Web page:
Konami's Winning Eleven games have never been able to boast the official licenses and superb presentation that are such integral parts of many other sports games, and as result the series has earned its great reputation solely on the strength of its realistic gameplay. World Soccer Winning Eleven 8 International not only marks the first time that (an unfortunately limited number of) licensed club teams have appeared in a Winning Eleven game, but also the first time that the series has appeared on the Xbox. Released in Europe as Pro Evolution Soccer 4 toward the end of last year, World Soccer Winning Eleven 8 International is undoubtedly Konami's best soccer game to date, thanks to a number of quite dramatic improvements made both on and off the field.
The training mode offers plenty of ways to hone your skills.
Regardless of whether or not you're familiar with previous Winning Eleven games, the first thing you'll want to check out in Winning Eleven 8 is its surprisingly deep training mode, which, like everything else, can be reached via menu screens that are both far easier on the eyes and far easier to navigate than those found in previous entries in the series. The training options in Winning Eleven 8 are divided into four subcategories: beginner training, free training, situation training, and challenge training. Beginner training not only teaches you how to perform all the basic moves, but also does a great job of explaining the sport itself, the roles of the different players on the pitch, and even the offside rule (via a series of texts, diagrams, and demonstrations). Free training lets you take control of a team on a field where the only opponent is a goalkeeper. Situation training teaches you how to use some of the more advanced controls to make you more effective at dribbling, passing, shooting, attacking, and defending. Challenge training is basically an opportunity for you to put what you've learned to the test in a series of increasingly difficult trials. It's so rewarding that you'll want to successfully play through everything it has to offer at least once.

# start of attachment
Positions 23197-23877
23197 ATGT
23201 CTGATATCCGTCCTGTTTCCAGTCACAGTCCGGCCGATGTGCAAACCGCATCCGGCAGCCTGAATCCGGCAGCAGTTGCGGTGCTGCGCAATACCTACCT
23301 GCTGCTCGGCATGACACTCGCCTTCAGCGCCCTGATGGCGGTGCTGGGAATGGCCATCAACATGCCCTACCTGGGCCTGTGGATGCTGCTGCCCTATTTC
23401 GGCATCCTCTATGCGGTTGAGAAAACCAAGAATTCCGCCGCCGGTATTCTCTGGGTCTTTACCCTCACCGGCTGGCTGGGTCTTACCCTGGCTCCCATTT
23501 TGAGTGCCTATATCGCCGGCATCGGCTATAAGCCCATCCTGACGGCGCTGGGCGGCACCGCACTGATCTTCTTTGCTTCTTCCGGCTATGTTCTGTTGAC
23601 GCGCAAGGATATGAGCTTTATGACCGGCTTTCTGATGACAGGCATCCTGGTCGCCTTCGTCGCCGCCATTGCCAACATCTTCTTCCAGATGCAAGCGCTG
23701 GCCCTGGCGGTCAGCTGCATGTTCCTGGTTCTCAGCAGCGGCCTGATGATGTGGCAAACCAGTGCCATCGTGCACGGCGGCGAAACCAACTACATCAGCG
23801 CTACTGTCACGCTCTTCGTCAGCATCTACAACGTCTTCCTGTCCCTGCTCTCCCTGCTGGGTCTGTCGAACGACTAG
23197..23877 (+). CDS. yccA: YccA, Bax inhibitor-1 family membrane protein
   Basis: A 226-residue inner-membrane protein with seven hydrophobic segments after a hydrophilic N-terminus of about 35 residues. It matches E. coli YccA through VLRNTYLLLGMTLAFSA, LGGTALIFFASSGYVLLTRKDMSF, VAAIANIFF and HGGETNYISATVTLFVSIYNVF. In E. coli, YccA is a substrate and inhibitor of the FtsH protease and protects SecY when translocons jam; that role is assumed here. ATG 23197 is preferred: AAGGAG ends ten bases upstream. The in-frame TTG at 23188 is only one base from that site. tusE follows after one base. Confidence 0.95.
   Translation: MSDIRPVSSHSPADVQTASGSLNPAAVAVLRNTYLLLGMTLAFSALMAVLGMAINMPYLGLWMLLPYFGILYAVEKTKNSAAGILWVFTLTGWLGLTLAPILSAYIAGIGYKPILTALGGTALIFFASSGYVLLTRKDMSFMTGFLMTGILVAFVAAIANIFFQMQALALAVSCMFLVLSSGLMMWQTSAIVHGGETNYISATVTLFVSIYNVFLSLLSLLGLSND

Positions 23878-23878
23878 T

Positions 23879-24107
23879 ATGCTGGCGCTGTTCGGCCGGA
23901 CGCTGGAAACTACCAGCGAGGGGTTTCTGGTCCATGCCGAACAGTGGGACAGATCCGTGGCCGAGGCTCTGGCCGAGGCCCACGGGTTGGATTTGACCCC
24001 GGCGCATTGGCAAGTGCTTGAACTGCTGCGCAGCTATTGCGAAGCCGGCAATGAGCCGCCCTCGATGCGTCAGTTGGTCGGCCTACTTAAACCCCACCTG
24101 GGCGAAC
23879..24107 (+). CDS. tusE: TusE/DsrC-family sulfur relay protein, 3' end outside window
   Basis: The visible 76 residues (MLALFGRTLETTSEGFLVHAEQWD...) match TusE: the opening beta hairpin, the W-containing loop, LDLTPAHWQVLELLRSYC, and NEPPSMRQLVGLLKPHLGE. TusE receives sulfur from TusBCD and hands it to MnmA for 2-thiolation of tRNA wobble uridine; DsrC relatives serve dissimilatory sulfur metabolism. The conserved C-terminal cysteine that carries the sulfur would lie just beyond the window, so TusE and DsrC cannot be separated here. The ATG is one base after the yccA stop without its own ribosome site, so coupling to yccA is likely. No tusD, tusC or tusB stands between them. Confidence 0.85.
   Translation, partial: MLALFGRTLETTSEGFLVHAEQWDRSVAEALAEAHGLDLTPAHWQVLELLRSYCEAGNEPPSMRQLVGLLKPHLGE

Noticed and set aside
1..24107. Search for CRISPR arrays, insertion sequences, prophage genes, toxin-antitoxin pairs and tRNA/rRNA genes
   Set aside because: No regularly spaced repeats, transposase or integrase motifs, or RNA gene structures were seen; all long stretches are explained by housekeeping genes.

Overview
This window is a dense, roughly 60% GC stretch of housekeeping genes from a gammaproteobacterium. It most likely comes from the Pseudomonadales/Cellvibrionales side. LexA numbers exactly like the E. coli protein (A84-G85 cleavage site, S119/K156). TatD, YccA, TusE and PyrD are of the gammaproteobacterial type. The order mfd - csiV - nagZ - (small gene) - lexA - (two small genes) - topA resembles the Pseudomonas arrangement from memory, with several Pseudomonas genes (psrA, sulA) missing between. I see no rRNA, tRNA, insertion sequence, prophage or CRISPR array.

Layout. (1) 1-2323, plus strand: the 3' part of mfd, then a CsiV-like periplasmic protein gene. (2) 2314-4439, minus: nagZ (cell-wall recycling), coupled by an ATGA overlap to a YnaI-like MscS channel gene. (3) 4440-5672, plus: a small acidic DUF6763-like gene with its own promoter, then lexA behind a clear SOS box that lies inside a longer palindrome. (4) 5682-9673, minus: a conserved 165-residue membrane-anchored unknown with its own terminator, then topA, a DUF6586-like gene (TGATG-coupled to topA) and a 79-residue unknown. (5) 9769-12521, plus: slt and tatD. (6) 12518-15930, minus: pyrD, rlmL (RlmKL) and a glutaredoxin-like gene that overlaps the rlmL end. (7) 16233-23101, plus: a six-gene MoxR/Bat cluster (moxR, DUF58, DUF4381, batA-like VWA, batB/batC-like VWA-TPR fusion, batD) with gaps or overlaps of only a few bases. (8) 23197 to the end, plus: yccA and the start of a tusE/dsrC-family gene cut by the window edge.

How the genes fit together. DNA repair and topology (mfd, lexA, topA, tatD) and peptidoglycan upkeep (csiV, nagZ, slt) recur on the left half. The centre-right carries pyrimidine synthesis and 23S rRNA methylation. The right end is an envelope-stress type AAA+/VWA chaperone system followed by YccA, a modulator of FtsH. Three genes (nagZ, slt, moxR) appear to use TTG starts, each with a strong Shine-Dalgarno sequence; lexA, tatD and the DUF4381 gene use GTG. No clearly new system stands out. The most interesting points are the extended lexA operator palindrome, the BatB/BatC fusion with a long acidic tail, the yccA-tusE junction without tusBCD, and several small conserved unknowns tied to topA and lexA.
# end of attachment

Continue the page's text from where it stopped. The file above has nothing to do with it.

The challenge training mode comprises no fewer than 40 different trials for you to complete, and it will test your skills in eight different disciplines: attacking, defending, dribbling, short passing, manual passing, free kick long passing, free kick shooting, and ball possession. All the challenges on offer are played using exactly the same controls and camera angles as the rest of the game, but they require you to perform very specific tasks. The dribbling challenges, for example, require you to navigate your way through mazes of cones within a time limit, while the free kick challenges have you aiming at increasingly smaller targets. Every time you beat a challenge, you'll gain access to a more difficult one, in addition to being awarded a number of "WEN points" to spend in the WE-Shop. WEN points are one of the many new features in Winning Eleven 8. Specifically, they can be spent to unlock additional content, such as stadiums, classic teams and players, ball types, player-edit options, camera angles, and a sixth difficulty setting. Completing the challenge training is the easiest way to amass a large number of WEN points early on, but you'll also be awarded a small number every time you play a match, regardless of the outcome.